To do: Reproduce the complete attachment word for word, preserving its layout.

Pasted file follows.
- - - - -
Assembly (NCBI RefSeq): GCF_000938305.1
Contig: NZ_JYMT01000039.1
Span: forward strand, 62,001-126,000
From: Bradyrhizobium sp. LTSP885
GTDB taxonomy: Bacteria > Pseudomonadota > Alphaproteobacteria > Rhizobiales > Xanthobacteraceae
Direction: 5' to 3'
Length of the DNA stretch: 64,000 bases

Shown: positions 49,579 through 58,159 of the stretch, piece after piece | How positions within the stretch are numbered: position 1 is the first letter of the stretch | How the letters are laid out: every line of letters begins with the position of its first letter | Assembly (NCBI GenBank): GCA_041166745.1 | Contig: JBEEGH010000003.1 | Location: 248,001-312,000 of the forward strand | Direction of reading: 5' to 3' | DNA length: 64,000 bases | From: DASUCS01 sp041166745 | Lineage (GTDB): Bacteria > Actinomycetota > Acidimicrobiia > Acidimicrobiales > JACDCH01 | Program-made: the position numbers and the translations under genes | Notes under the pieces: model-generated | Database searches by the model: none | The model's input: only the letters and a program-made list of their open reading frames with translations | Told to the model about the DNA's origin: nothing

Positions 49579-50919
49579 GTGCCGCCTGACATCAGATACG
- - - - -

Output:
Assembly (NCBI RefSeq): GCF_000938305.1
Contig: NZ_JYMT01000039.1
Span: forward strand, 62,001-126,000
From: Bradyrhizobium sp. LTSP885
GTDB taxonomy: Bacteria > Pseudomonadota > Alphaproteobacteria > Rhizobiales > Xanthobacteraceae
Direction: 5' to 3'
Length of the DNA stretch: 64,000 bases

Shown: positions 49,579 through 58,159 of the stretch, piece after piece | How positions within the stretch are numbered: position 1 is the first letter of the stretch | How the letters are laid out: every line of letters begins with the position of its first letter | Assembly (NCBI GenBank): GCA_041166745.1 | Contig: JBEEGH010000003.1 | Location: 248,001-312,000 of the forward strand | Direction of reading: 5' to 3' | DNA length: 64,000 bases | From: DASUCS01 sp041166745 | Lineage (GTDB): Bacteria > Actinomycetota > Acidimicrobiia > Acidimicrobiales > JACDCH01 | Program-made: the position numbers and the translations under genes | Notes under the pieces: model-generated | Database searches by the model: none | The model's input: only the letters and a program-made list of their open reading frames with translations | Told to the model about the DNA's origin: nothing

Positions 49579-50919
49579 GTGCCGCCTGACATCAGATACG